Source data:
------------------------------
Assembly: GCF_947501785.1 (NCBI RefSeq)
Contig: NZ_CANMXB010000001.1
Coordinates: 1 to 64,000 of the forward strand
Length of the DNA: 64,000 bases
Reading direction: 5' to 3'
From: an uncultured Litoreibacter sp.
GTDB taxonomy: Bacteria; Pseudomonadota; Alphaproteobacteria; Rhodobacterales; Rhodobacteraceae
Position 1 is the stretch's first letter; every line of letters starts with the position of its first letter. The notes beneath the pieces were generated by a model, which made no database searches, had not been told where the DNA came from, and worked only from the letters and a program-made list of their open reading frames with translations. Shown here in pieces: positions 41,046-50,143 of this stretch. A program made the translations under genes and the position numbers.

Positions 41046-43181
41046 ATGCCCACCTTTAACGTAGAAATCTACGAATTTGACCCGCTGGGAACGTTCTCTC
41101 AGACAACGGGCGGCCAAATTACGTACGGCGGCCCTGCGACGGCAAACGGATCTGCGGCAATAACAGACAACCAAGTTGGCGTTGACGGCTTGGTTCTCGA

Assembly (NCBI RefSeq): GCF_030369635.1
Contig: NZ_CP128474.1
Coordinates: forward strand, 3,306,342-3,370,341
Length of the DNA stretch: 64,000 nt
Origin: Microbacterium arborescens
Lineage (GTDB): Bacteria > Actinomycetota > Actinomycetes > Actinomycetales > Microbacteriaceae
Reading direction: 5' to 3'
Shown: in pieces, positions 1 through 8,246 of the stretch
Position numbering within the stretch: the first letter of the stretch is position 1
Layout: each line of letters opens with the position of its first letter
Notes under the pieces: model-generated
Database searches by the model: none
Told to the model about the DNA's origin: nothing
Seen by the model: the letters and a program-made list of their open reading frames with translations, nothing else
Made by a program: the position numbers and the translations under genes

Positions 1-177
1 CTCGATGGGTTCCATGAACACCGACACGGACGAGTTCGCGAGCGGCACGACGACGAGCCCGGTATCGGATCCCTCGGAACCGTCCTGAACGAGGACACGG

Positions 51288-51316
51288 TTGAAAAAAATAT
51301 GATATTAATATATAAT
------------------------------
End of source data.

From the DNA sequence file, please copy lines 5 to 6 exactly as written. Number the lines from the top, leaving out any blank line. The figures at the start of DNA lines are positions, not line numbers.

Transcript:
Reading direction: 5' to 3'
From: an uncultured Litoreibacter sp.